short story:

A text message? At this hour? How unusual.

But really, it was not.

She was used to late-night contact. She had even begun to like it. And that, too, was not unusual.

What would be unusual would be if the contact stopped. If she was never aroused from her sleep by the sound of an electric chime. If she was no longer needed, wanted, or useful.

It was easier to think of it in that way--being needed, wanted and useful. In reality she was not truly needed. She was wanted, perhaps, but a better word for "useful" would be to say she was used.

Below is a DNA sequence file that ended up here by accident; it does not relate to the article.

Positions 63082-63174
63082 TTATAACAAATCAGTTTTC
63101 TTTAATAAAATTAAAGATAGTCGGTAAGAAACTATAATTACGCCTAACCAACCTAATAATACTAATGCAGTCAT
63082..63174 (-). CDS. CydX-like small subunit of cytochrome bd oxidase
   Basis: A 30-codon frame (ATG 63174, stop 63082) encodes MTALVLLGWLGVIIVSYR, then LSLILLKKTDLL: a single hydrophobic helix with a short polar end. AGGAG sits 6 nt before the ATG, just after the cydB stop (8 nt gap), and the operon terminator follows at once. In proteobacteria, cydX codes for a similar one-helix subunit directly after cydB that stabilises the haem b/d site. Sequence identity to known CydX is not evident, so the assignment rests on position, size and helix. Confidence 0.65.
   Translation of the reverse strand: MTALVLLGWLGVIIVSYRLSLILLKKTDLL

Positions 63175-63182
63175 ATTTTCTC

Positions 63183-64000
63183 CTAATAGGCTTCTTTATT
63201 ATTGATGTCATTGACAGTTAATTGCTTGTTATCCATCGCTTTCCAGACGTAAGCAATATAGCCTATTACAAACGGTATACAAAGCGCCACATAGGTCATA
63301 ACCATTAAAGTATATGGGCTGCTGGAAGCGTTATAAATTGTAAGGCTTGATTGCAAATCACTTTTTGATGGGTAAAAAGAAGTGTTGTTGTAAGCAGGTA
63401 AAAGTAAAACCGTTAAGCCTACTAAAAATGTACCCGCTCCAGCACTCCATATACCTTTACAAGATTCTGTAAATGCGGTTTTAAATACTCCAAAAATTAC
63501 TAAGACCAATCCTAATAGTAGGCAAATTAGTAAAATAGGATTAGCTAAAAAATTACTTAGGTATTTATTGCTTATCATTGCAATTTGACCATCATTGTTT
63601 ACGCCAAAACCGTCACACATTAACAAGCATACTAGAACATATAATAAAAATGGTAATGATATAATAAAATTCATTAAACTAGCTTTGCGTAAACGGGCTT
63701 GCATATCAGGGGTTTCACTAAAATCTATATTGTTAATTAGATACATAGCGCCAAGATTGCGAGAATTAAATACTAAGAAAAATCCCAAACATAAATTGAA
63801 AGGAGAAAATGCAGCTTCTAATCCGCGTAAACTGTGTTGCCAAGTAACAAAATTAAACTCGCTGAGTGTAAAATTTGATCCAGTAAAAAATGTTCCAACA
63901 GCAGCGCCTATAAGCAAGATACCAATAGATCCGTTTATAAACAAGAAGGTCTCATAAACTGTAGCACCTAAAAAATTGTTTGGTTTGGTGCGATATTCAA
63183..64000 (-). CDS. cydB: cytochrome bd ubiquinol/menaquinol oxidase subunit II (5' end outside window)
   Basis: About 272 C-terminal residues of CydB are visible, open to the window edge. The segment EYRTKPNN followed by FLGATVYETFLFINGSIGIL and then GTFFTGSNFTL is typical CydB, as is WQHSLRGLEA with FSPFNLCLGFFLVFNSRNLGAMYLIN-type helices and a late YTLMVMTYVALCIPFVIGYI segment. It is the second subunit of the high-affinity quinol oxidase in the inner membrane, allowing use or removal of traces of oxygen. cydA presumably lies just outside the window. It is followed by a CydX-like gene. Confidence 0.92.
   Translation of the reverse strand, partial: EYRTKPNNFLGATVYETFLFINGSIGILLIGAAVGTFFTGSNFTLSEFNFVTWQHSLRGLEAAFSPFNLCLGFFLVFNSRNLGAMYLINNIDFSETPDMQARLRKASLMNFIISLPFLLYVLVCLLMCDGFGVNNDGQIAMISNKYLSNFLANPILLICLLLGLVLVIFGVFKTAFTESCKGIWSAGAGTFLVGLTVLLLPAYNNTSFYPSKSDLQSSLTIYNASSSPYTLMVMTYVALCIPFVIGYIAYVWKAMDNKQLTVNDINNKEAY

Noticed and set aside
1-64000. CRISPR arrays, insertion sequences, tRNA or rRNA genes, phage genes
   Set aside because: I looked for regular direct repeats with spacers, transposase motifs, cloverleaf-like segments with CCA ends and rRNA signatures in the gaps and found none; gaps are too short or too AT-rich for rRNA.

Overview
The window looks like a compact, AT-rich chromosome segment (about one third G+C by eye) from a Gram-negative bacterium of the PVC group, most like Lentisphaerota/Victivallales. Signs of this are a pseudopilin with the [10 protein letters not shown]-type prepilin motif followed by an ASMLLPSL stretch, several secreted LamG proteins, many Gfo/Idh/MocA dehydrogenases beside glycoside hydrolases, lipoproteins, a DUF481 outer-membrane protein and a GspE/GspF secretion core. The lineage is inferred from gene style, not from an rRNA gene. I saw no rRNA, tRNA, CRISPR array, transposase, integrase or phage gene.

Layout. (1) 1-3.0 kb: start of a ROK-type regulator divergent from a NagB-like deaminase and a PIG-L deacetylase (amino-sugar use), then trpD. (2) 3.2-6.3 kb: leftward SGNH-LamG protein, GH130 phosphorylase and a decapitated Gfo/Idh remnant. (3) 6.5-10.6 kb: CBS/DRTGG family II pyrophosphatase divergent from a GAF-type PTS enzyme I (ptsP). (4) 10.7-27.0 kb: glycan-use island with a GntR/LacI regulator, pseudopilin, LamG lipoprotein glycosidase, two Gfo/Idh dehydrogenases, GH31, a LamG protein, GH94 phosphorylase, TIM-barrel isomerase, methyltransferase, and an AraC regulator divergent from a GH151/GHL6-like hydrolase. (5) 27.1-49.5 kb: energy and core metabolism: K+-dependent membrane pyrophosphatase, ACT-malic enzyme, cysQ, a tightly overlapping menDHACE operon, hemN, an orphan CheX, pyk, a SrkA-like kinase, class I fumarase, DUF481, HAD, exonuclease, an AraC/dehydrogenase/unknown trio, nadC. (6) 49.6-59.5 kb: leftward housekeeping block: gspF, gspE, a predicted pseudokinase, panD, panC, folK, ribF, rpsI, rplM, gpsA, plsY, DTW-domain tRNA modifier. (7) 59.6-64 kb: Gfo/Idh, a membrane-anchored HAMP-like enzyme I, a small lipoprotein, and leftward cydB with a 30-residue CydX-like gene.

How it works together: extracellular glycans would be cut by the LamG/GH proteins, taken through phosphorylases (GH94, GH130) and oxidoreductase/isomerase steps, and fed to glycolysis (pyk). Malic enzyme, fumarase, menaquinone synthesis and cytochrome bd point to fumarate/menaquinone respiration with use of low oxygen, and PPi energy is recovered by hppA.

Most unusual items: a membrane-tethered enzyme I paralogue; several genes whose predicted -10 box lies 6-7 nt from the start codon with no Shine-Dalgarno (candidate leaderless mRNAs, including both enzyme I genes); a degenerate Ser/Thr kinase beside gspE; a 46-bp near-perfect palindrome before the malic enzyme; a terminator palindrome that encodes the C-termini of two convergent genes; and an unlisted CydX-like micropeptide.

Yes, she was used. Like a plunger. Undesirable until a crisis arose. And there she would be, sitting, waiting to be used at their convenience. When she did her job--offered the advice they sought, the listening ear they wanted, the hundredth favor with no hope of repayment--she was placed back and forgotten, like that germ-ridden rubber on a wooden handle behind the toilet.

The text was answered by her tired fingers, with her tired head hoping this time it would be different. That this time the plunger would be truly appreciated.

With that thought, she drifted away, awaiting the next time the toilet would back up.

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